Campus Units

Genetics, Development and Cell Biology, Biomedical Sciences, Veterinary Clinical Sciences, Neuroscience

Document Type

Article

Publication Version

Accepted Manuscript

Publication Date

10-2009

Journal or Book Title

Experimental Eye Research

Volume

89

Issue

4

First Page

538

Last Page

548

DOI

10.1016/j.exer.2009.05.013

Abstract

The pupose of this study was to determine the viability of cell-based delivery of brain-derived neurotrophic factor (BDNF) from genetically modified mesenchymal stem cells (MSCs) for neuroprotection of RGC-5 cells. RGC-5 cells were differentiated with the protein kinase inhibitor staurosporine (SS) and exposed to the cellular stressors glutamate or H2O2. As a neuroprotective strategy, these cells were then co-cultured across a membrane insert with mesenchymal stem cells (MSCs) engineered with a lentiviral vector for production of BDNF (BDNF-MSCs). As a positive control, recombinant human BDNF (rhBDNF) was added to stressed RGC-5 cells. After SS differentiation RGC-5s developed neuronal-like morphologies, and a significant increase in the proportion of RGC-5s immunoreactive for TuJ-1 and Brn3a was observed. Differentiated RGC-5s also had prominent TrkB staining, demonstrating expression of the high-affinity BDNF receptor. Treatment of SS differentiated RGC-5s with glutamate or H2O2, produced significant cell death (56.0 ± 7.02 and 48.90 ± 4.58% of control cells, respectively) compared to carrier-solution treated cells. BDNF-delivery from MSCs preserved more RGC-5 cells after treatment with glutamate (80.0 ± 5.40% cells remaining) than control GFP expressing MSCs (GFP-MSCs, 57.29 ± 1.89%, p < 0.01). BDNF-MSCs also protected more RGC-5s after treatment with H2O2 (65.6 ± 3.47%) than GFPMSCs (46.0 ± 4.20%, p < 0.01). We have shown survival of differentiated RGC-5s is reduced by the cellular stressors glutamate and H2O2. Additionally, our results demonstrate that genetically modified BDNF-producing MSCs can enhance survival of stressed RGC-5 cells and therefore, may be effective vehicles to deliver BDNF to retinal ganglion cells affected by disease.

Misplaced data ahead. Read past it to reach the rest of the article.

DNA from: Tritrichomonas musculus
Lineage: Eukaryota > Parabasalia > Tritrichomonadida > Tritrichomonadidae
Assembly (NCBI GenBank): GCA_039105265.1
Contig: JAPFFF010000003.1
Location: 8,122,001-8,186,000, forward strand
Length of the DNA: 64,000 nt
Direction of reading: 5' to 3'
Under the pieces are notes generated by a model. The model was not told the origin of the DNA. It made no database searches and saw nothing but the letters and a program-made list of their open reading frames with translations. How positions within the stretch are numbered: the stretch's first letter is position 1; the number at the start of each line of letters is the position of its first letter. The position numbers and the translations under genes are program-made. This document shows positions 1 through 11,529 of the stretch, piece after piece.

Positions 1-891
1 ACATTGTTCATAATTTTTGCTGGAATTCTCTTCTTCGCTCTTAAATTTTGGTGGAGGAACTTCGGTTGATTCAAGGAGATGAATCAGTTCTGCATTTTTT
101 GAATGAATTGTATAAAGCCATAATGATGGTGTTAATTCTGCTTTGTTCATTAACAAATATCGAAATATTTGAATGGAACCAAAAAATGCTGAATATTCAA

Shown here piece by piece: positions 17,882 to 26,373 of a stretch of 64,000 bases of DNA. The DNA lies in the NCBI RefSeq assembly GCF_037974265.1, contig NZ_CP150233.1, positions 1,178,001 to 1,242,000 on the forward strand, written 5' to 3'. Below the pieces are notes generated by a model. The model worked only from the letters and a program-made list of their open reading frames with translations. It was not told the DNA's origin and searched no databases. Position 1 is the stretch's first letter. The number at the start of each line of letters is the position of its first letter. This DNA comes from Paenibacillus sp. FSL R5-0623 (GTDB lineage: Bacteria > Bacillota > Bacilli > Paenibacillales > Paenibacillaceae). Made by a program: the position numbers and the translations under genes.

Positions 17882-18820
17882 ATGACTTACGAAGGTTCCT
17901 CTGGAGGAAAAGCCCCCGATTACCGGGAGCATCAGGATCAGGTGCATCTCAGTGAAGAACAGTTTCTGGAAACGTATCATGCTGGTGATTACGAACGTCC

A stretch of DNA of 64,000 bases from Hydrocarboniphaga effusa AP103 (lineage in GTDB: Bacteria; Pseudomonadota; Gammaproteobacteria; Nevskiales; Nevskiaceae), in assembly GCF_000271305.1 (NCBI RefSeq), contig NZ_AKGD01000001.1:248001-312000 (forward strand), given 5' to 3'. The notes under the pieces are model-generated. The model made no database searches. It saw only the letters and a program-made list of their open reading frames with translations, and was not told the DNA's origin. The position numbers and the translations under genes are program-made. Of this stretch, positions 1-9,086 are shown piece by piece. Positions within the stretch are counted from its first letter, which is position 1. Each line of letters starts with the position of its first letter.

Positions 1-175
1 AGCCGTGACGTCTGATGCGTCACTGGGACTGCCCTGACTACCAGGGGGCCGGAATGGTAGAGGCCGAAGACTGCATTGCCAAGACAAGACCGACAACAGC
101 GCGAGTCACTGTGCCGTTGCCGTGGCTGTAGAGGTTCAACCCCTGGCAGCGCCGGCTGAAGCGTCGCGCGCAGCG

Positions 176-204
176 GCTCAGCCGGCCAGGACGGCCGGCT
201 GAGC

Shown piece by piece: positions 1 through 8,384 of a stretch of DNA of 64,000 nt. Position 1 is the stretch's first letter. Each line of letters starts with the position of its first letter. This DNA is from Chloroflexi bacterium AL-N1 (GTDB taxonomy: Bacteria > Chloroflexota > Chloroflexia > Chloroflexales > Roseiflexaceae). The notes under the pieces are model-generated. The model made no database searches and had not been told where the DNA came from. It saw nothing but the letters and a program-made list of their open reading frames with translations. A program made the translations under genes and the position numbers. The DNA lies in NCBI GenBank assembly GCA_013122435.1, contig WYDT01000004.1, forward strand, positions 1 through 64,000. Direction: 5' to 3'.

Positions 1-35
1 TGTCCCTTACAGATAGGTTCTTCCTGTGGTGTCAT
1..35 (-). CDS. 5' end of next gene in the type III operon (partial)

Comments

This is a manuscript from Experimental Eye Research 89 (2009): 538, doi: 10.1016/j.exer.2009.05.013. Posted with permission.

Copyright Owner

Elsevier Ltd

Language

en

File Format

application/pdf